If you've recently purchased a condominium or other multifamily housing unit, you may quickly be adjusting to life with shared walls and minimal exterior maintenance. While living in a condo or triplex can have a number of distinct advantages over a single-family house, it can also pose a number of unexpected differences, making tasks like selecting your next heating and air conditioning unit a challenge. What HVAC systems are most compatible with condos and other adjacent-wall units? Read on to learn more about the factors you'll want to consider when replacing your condo's existing heater or air conditioner, as well as some of your best heating and air conditioning options.

What will you need to consider when shopping for your condo's next heater and air conditioner? 

There are a few factors that can make heating and cooling a condo different from a freestanding home. These include:

  • Whether you're an upper or lower unit

Heat rises, which can mean units at the top of a building may require next to no heating during even the coldest months. By taking advantage of your downstairs neighbors' waste heat to keep your unit at a steady temperature, allowing yours to kick on only when needed, you'll be able to save money and conserve energy. However, the inverse of this phenomenon will show itself once outdoor temperatures grow warmer, as you find yourself struggling to keep your unit cool while heat from the downstairs slowly seeps through your floor.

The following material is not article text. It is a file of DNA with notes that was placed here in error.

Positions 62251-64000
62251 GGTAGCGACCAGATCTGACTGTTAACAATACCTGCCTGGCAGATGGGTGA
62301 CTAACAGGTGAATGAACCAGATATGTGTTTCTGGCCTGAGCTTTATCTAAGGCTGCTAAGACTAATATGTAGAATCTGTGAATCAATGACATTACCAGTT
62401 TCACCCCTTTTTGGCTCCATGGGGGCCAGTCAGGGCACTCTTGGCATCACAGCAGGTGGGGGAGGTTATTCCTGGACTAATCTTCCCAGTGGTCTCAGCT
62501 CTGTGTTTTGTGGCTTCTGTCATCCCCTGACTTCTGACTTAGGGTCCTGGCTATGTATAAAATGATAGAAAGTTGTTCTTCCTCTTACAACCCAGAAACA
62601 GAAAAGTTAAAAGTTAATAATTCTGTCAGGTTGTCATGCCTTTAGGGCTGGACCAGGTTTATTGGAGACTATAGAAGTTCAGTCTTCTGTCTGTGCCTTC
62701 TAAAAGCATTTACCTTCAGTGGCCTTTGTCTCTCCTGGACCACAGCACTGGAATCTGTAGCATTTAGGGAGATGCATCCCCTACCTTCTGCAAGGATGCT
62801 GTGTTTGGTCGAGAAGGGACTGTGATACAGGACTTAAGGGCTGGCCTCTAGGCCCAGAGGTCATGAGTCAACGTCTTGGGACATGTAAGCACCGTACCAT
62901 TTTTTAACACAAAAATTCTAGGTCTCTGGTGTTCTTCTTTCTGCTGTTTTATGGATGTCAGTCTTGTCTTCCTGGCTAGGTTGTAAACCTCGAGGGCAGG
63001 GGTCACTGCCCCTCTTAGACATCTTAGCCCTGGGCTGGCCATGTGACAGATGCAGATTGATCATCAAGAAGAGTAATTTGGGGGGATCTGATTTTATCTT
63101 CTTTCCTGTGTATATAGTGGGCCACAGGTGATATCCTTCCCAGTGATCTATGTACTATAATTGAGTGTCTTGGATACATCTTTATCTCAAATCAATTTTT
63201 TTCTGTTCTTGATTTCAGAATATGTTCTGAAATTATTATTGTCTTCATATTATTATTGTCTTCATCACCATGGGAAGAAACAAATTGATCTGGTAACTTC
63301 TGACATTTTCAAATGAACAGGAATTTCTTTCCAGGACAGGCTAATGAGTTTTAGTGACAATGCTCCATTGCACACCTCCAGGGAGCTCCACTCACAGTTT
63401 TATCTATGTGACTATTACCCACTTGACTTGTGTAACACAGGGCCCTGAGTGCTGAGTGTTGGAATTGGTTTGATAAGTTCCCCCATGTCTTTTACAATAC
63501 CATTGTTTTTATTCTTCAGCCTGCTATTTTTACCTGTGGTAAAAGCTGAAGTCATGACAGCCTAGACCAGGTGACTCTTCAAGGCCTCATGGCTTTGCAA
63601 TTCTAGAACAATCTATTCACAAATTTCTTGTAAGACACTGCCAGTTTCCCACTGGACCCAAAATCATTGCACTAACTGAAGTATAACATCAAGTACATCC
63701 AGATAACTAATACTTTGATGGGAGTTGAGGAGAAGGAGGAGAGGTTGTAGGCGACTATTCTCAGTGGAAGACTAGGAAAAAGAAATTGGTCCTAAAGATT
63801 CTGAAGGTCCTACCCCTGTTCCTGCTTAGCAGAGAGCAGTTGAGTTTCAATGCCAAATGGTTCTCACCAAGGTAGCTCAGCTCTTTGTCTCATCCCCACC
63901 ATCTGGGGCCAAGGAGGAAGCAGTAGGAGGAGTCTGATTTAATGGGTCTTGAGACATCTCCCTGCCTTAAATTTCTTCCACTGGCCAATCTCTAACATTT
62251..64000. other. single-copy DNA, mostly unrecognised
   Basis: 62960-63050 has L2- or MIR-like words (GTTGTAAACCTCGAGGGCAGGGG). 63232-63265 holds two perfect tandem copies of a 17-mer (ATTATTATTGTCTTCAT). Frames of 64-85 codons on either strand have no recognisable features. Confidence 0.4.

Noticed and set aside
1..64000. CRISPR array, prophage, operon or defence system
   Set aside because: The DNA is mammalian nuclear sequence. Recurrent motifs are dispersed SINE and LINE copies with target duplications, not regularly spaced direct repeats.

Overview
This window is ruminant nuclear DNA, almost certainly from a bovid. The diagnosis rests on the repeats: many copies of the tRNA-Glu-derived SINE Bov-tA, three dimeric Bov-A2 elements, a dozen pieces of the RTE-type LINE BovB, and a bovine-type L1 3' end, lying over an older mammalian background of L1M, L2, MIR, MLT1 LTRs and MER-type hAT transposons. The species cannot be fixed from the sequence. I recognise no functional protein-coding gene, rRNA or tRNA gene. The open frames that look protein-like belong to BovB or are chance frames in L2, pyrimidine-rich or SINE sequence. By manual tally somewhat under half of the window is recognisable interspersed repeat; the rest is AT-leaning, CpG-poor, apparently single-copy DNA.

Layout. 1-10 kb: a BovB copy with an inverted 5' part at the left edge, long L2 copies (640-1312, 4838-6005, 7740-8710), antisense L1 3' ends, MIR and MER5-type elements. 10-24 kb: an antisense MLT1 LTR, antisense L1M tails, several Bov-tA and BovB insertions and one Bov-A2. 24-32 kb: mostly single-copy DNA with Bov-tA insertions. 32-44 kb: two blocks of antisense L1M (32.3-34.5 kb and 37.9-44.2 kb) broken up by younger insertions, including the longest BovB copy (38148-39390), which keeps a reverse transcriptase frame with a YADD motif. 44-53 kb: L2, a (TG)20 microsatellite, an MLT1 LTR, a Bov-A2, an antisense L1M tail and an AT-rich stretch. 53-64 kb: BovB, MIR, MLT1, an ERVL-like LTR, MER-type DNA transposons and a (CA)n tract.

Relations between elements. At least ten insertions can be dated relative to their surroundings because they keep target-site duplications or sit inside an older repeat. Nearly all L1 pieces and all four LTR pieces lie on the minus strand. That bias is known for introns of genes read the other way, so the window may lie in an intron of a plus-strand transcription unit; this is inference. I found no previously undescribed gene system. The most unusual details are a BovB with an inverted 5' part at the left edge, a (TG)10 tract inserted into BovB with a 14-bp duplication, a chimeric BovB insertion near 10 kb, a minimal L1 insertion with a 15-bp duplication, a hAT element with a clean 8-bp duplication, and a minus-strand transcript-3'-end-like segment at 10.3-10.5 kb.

This means that lower-level units may need to focus on higher-powered heaters, while upstairs units could benefit more from a heavy-duty air conditioner and may be able to get by with only a few strategically-placed space heaters. If you live in an extra-hot (or extra-cold) climate, you'll especially need to take this into consideration, as even an ostensibly appropriately-sized heater or air conditioner may still be inadequate if you have a rooftop condo in Florida or a basement unit in northern New York.

  • Whether you're on the corner

The lack of shared walls on both sides of your unit can also leave you more vulnerable to heat loss, so those on corner units may need to pay more attention to heating and cooling needs when sizing an air conditioner or picking out a radiator.

  • Whether you have unfettered access to the outdoors

Because certain heating and air conditioning options require a compressor, wood stove, or other exterior installation, your ability to install components directly outside your home can impact your options. If your condo is governed by a homeowners' association (HOA), your covenants and restrictions are likely to address many of the choices available to you, as well as those that may land you in hot water. 

What are the best heating and cooling options for a small attached space? 

After taking these factors into account, there are a couple of specific heating and a/c options that can make life much easier (and less expensive) for condo dwellers. 

The first is a ductless mini split. This versatile heater and air conditioner doesn't require central ductwork and utilizes a much smaller compressor than that found in most central air conditioners, allowing you to place this compressor on your balcony or patio unobtrusively. You'll also be able to connect several vents to your compressor, placing them in each room that requires climate control without tearing out walls or even repainting.

Another good option for a condominium is a portable air conditioner. Unlike window units, which vent through the outdoor-facing back of the unit, these portable air conditioners vent through a thin hose that can be connected to a window, door, or even a hole in the wall. This can be a great choice for small condos or even larger ones where you tend to remain concentrated in one room.